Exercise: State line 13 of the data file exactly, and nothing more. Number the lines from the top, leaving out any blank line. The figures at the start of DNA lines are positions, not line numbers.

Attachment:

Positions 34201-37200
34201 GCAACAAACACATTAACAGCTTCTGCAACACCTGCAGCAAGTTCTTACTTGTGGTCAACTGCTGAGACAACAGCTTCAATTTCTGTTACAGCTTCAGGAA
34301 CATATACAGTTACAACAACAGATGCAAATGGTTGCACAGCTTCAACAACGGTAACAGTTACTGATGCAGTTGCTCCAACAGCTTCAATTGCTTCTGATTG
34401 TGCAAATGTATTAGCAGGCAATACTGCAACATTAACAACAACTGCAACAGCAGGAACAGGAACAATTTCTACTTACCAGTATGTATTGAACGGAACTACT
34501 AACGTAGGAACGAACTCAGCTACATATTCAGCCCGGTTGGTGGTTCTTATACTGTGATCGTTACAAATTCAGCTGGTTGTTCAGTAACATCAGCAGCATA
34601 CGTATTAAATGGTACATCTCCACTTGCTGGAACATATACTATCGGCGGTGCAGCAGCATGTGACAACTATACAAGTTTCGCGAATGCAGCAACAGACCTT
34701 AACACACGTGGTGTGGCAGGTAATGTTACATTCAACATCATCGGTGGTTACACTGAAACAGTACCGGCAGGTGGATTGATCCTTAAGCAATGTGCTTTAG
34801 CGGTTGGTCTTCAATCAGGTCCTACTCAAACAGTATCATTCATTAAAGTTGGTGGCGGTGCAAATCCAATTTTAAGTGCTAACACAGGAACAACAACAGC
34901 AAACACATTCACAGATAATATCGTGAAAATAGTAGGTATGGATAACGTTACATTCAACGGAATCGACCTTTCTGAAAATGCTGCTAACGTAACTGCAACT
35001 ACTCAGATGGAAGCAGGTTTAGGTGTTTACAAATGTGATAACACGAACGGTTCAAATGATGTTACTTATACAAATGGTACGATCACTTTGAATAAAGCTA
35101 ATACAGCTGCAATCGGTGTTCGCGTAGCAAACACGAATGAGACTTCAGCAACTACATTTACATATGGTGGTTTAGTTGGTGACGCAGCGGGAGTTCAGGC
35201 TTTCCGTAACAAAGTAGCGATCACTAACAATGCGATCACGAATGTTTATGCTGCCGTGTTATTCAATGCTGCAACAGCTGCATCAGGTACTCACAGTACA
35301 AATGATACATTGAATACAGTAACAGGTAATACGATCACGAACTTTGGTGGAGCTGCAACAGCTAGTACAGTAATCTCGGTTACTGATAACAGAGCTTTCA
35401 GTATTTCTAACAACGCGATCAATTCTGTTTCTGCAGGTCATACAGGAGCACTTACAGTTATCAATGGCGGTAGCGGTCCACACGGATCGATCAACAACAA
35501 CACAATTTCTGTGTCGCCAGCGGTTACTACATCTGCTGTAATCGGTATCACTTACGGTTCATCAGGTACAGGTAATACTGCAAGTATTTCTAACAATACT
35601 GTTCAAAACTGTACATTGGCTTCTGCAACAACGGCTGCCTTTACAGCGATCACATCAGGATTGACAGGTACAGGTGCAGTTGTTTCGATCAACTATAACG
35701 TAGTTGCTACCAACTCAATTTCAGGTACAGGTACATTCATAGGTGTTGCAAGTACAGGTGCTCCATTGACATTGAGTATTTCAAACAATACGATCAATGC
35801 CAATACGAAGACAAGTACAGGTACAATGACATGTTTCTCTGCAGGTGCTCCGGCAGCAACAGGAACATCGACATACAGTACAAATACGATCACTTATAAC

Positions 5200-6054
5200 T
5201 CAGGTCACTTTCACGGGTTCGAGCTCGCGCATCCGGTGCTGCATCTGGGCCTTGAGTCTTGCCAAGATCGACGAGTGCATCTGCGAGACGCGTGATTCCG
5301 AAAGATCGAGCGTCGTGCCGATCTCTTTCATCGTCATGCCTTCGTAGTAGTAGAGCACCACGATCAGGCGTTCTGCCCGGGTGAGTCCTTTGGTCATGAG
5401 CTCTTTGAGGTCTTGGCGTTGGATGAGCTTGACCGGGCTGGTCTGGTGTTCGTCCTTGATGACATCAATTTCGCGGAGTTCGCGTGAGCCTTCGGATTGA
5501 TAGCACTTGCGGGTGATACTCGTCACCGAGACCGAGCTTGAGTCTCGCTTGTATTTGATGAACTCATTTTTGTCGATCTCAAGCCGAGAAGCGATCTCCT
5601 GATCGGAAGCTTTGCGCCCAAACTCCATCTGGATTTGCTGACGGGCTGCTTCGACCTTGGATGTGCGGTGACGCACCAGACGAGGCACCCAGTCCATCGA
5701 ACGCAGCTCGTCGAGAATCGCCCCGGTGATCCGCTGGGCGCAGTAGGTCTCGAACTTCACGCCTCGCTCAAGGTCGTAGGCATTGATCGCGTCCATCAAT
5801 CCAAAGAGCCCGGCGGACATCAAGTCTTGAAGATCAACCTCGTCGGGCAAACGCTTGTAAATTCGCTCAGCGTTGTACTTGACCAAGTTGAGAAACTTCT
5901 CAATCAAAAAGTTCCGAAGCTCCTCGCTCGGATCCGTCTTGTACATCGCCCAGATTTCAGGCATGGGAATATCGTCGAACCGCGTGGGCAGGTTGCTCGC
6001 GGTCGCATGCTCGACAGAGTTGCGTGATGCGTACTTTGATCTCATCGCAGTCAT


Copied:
35301 AATGATACATTGAATACAGTAACAGGTAATACGATCACGAACTTTGGTGGAGCTGCAACAGCTAGTACAGTAATCTCGGTTACTGATAACAGAGCTTTCA